Screenshot from The Wall Street Journal’s 2016 Super Tuesday election results page.

Building a U.S. Election Basemap with D3.js and TopoJSON

Hey there. So you want to make an election map using TopoJSON and D3.js!? Well good news, friend. I’m here to outline a relatively simple approach I’ve worked out after making maps through a couple of national election cycles and a long 2016 primary season.

First, the basics. National election results in the U.S. are reported generally at three levels: by state, by county, and by congressional district. During the primaries and general election, the Associated Press provides live results to news organizations by subscription. This tutorial will outline the process for building a bare-bones front-facing election map without getting into the AP’s feed and how one loads it. (But if you’re interested, I’d suggest checking out the excellent Elex project.) This tutorial is broken out in two parts:

  1. Create a TopoJSON file with states, counties, and congressional districts using Census Bureau shapefiles and the TopoJSON command line tool.
  2. Build a responsive, zoomable, USA Albers-projected map using JavaScript and the D3.js and TopoJSON.js libraries. (The accompanying bl.ock can be found here.)

Creating the TopoJSON

The U.S. Census Bureau provides current shapefiles for states, counties, and congressional districts, as well as populated areas, zip codes and, of course, census tracts. To build our election map TopoJSON file, we’ll start by downloading shapefiles for states, counties and districts. (The shapefiles are labeled by file size as “500K”, “5M” and “20M”. Counterintuitively, the 500K file is actually the largest.)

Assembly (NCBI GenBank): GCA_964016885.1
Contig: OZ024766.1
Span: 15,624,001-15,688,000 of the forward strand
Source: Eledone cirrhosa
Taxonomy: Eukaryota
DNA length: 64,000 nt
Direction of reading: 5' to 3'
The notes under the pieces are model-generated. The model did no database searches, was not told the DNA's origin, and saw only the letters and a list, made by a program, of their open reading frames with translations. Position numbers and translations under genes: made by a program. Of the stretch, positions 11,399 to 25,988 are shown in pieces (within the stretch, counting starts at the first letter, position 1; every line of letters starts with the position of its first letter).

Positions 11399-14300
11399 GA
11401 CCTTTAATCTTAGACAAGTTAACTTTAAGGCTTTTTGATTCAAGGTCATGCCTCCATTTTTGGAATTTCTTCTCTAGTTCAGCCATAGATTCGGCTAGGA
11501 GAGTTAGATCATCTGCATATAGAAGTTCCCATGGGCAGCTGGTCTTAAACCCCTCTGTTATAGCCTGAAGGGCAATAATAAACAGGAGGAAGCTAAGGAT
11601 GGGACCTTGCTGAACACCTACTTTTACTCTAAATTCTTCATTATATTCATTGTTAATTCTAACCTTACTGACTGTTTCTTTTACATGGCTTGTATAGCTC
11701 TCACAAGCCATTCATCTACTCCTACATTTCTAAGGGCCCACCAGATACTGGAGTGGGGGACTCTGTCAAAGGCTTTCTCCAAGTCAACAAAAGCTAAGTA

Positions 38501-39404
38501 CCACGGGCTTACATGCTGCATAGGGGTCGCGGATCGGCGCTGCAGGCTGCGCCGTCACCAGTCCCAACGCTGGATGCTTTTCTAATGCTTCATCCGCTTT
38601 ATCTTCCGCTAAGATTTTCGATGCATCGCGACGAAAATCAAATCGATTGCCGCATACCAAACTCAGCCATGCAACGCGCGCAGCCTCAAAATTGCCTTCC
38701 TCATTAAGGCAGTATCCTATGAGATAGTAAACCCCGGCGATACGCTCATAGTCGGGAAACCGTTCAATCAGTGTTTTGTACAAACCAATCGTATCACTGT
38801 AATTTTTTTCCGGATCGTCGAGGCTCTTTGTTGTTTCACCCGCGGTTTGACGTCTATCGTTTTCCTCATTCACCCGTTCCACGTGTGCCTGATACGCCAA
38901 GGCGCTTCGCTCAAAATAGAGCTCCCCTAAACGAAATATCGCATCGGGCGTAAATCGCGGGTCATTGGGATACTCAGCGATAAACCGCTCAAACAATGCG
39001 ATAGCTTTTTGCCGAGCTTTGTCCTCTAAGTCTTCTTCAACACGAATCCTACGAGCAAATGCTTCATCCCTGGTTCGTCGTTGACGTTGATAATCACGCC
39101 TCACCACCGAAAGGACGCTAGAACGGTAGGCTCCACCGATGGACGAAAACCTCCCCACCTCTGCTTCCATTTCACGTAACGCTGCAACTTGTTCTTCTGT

To combine the three shapefiles into one TopoJSON file, we’ll use the TopoJSON command-line tool (install instructions here). TopoJSON is a tool created by Mike Bostock for converting shapefiles and GeoJSON into much smaller files. The format is similar to GeoJSON but eliminates redundancy by combining line segments and shared borders.

Start by putting all three of our shapefiles in one directory.

Using the command line, we’ll create a new TopoJSON file that contains topology for states, counties, and districts as separate objects. In this example, I’ve written a complete conversion as a shell script, which we’ll call “makemap.sh”.

topojson > us2016.topo.json \
-q 5000 \
-s 0.00000008 \
states=cb_2015_us_state_500k/cb_2015_us_state_500k.shp \
--id-property GEOID \
districts=cb_2015_us_cd114_500k/cb_2015_us_cd114_500k.shp \
--id-property GEOID \
counties=cb_2015_us_county_500k/cb_2015_us_county_500k.shp \
--id-property GEOID

To execute the script, save it to the same directory as your shapefiles and run the script through the command line:

$ bash makemap.sh

In the script above, “-q” and “-s” stand for quantization and simplification respectfully. A higher quantization value yields greater coordinate precision and a smaller simplification value leaves more nodes to represent arcs. These are the controls for file size and level of detail in the output file. Each are documented in the command line reference, but the best explanation I’ve read is here in this article.

Our TopoJSON output file is roughly 1.5MB in size (again you may want to play with the quantization and simplification settings). Each of the features nested in the states, counties and districts objects is keyed by it’s GEOID property, which is the same as the Federal Information Processing Standard, or FIPS ID. This is important because the AP reports results using the FIPS ID (2 digits for states, 5 digits for counties and 4 digits for congressional districts).

If you have the ogr2ogr library installed, you can view the field names of your shapefile through the command line, like so:

$ ogrinfo -so -al cb_2015_us_state_500k

If you’re like me, you might like to actually see the geography when looking at a new shapefile. In which case, you could open it up in a mapping application such as QGIS. Here are the properties included in the state shapefile:

Once you’ve run the script, you should have a brand new TopoJSON file ready to be rendered on the page via JavaScript and D3.js. The easiest way to see what we’ve created is to call the newly created file in our script so can view it in our browser inspector, like so: